#1
im thinking of getting a fretless squier jass bass and i was wondering do they sound different than fretted bass's?
#2
Yes.
Quote by Cody_Grey102
I was looking at a used Warwick Vampyre LTD 5'er for about $200. I went home to grab my wallet and came back and some jerk with an epic beard got it already..
#3
Fretlesses have been describes as having more of a "mwah" sound. You get a little bit of buzz from the fretboard, and a much warmer tone.
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Quote by Applehead
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Sex, pizza, the smell of fresh washing and slap bass.
#6
Fretless are a lot more mellow.
Gear:

Fender Mexi Fat Strat
2005 Taylor 614ce


Fender MIM J-Bass Fretless
#7
Real men play fretless basses.

Nah, but they are sweet. You have to focus a little more on intonation, but they feel nicer (to me) and they have a distinct tone that can be incorporated into a lot of things.
#9
Quote by Hergiswi
Real men play fretless basses.

No.
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They do sound different, you will also need to practice with your fretting hand more if you get one
I'll lay waiting, just waiting for my time to come
#11
Quote by Hergiswi
Real men play fretless basses.
.


But to quote the ol' Irish Spring commercial, "we women like 'em too"

Quote by Tallman
They are addictive. VERY addictive.


Yes its like playing without speed bumps (frets)! Once you get past the intonation issues (which still give me grief above the 14th fret), they are fun as hell. While they are great for fusion jazz, I've used mine lately to play funk ala Roccio Prestia of ToP. I love my Stingray FL.
#12
sorry for my retardation *borat* but i dont play bass.. how are you supposed to know where to play if there are no frets?
#15
To expound on that. Some have painted "frets" or are "lined". Some, like my Stingray are unlined, but have dot markers on the side of the neck indicating finger placement for correct intonation on the frets that usually have fret dots. Unlined fretless are a bear to learn intonation, but after a decent amount of practise over time, you gain enough muscle memory when playing that you are no longer dependent on looking at your fretting hand for correct position vis a vis the markers.
#16
I've been pulling off anything from funk to jazz to bluegrass to metal on mine lately. They're fun!
Gear:

Fender Mexi Fat Strat
2005 Taylor 614ce


Fender MIM J-Bass Fretless
#17
with a frettless your overtones are going to come in a a wave, so the note will not sound as broadly, it will peak instead, leaving a bit of a wearker attack (the mellow tones) and nice sloped off ending.

a fretted bass will give you much more punch, and i still believe should be your first choice, a frettless bass often doesnt punch through the mix unless you have a solid high end, which i've found many seem to lack. but thats just been my experience.

also, everyone wonders why their frettless doesnt have the jaco tone, and its a simple fix, get a chorus pedal. jaco was known to overdub tracks several times to create a chorus like effect, at least on weather report's and his solo's long sweepy bass lines like continuum and remark you made.

all our R&B songs are sounding nice with my frettless now, as anarkee saids, slides are a killer positive.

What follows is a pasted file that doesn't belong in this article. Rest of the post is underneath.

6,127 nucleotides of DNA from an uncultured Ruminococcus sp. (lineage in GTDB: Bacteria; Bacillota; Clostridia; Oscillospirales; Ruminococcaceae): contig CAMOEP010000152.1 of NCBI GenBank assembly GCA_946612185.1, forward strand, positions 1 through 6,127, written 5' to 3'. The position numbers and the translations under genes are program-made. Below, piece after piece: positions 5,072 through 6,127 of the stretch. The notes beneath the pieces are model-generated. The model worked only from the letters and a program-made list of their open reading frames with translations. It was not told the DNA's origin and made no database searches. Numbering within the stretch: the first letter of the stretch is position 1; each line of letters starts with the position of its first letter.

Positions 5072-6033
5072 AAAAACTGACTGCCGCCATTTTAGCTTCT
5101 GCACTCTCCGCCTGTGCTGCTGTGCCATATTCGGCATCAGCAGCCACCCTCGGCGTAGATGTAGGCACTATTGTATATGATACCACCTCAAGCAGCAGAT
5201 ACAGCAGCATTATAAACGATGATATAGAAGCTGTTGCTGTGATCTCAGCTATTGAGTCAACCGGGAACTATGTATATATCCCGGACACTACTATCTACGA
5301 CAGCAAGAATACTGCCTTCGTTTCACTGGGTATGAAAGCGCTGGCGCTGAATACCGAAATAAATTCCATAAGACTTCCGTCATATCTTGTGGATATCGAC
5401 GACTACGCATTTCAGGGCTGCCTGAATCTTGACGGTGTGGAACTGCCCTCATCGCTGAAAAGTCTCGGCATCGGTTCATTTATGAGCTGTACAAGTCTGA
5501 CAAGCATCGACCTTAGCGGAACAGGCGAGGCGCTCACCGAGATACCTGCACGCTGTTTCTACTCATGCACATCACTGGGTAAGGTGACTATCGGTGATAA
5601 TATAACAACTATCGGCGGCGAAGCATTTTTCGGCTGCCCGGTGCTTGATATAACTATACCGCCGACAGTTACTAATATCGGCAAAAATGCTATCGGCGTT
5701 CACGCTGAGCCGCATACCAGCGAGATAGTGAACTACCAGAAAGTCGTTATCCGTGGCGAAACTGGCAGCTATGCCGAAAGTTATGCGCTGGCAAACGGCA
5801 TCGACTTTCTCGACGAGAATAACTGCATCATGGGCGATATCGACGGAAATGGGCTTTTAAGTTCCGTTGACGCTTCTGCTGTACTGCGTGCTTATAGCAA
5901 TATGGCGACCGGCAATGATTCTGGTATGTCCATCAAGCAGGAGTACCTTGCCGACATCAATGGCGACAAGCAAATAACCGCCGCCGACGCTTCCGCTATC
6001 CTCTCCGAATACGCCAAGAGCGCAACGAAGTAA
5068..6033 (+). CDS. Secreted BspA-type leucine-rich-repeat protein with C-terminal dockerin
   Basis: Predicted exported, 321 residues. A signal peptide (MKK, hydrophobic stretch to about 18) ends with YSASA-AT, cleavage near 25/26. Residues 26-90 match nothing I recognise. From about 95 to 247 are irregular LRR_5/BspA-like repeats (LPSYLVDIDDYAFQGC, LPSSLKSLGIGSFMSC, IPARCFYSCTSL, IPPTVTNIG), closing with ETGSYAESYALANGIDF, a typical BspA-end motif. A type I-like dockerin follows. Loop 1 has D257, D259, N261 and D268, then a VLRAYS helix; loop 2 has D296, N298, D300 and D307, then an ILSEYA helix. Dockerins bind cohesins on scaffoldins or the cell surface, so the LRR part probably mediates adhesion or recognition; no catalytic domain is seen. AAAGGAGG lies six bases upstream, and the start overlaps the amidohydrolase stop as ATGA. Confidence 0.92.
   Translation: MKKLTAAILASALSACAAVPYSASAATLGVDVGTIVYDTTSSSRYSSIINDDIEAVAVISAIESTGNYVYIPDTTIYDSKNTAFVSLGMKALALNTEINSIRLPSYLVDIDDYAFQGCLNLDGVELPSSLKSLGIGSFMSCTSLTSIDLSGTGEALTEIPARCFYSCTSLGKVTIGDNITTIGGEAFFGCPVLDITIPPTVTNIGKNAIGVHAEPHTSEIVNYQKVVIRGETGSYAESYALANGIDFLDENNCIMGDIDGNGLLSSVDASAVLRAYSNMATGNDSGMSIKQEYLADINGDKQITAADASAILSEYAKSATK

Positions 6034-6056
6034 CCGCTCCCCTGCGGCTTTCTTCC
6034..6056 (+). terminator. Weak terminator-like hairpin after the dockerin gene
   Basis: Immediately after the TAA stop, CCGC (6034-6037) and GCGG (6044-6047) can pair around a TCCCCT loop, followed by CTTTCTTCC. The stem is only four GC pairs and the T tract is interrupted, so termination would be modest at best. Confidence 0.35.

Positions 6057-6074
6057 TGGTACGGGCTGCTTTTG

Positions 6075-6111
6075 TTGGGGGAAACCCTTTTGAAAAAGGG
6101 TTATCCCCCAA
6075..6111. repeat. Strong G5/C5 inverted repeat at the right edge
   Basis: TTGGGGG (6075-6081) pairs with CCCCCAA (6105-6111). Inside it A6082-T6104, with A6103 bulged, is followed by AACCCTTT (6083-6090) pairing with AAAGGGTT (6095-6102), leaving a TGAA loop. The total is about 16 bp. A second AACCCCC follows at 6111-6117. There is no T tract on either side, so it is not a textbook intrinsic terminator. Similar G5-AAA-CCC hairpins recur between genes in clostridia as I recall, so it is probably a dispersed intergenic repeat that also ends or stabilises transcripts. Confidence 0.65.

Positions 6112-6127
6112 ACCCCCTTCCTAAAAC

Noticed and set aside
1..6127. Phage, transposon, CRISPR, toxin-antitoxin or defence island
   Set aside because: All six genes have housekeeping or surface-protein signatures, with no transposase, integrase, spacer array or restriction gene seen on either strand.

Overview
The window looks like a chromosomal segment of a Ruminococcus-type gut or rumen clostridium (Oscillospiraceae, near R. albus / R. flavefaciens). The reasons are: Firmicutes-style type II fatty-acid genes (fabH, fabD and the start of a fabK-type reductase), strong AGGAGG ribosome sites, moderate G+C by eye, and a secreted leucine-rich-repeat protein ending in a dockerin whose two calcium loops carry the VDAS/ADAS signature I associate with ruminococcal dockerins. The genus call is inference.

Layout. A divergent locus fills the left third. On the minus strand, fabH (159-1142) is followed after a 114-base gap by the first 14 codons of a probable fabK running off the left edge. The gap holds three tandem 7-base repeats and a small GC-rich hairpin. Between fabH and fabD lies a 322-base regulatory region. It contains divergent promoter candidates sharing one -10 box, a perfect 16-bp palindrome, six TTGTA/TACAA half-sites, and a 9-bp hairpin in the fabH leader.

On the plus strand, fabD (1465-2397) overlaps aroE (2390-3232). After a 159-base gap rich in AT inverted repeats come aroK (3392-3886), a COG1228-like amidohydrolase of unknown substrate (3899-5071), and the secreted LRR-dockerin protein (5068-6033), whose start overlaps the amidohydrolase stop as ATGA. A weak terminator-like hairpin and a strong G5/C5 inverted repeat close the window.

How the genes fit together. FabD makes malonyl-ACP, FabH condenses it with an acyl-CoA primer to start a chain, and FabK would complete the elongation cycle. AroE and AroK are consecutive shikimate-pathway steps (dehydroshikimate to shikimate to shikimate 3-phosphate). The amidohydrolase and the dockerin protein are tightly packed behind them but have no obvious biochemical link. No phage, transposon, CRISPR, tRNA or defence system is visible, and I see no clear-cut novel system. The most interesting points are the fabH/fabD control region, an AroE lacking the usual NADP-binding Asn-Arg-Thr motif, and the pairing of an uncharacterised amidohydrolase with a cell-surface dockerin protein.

Quote by Mr. T
"Mr. T defines love as the reluctance to murder. If you're still alive, it's because Mr. T loves you."
#18
^ There's a lot more to the Jaco tone than a chorus pedal. I wrote a long blog about it.

Swat man, upright basses have no lines or dots. You need muscle memory and a good ear.
Quote by Cody_Grey102
I was looking at a used Warwick Vampyre LTD 5'er for about $200. I went home to grab my wallet and came back and some jerk with an epic beard got it already..
#20
Quote by thefitz
^ There's a lot more to the Jaco tone than a chorus pedal. I wrote a long blog about it.

Swat man, upright basses have no lines or dots. You need muscle memory and a good ear.


oh i realize that, his tone mostly comes from his technique. i had to study his playing a bit to pick up on all his little technical tendancies, but i was just saying for that last little 20% or so to achieving his tone can usually be done with a form of chorus.
Quote by Mr. T
"Mr. T defines love as the reluctance to murder. If you're still alive, it's because Mr. T loves you."
#21
Quote by crazypeanutman
oh i realize that, his tone mostly comes from his technique. i had to study his playing a bit to pick up on all his little technical tendancies, but i was just saying for that last little 20% or so to achieving his tone can usually be done with a form of chorus.

Please, check out the article. In my opinion, how much of his sound came from his technique is a little bit overrated. It wasn't that his fingers were physically special, it's that he knew what it took to get certain sounds from a certain bass, and if you read my article, you might figure out how, too.

Anyway, enough thread hijacking.
Quote by Cody_Grey102
I was looking at a used Warwick Vampyre LTD 5'er for about $200. I went home to grab my wallet and came back and some jerk with an epic beard got it already..
#22
Quote by thefitz
Please, check out the article. In my opinion, how much of his sound came from his technique is a little bit overrated. It wasn't that his fingers were physically special, it's that he knew what it took to get certain sounds from a certain bass, and if you read my article, you might figure out how, too.

Anyway, enough thread hijacking.



.........but i can get jaco's sound...
Quote by Mr. T
"Mr. T defines love as the reluctance to murder. If you're still alive, it's because Mr. T loves you."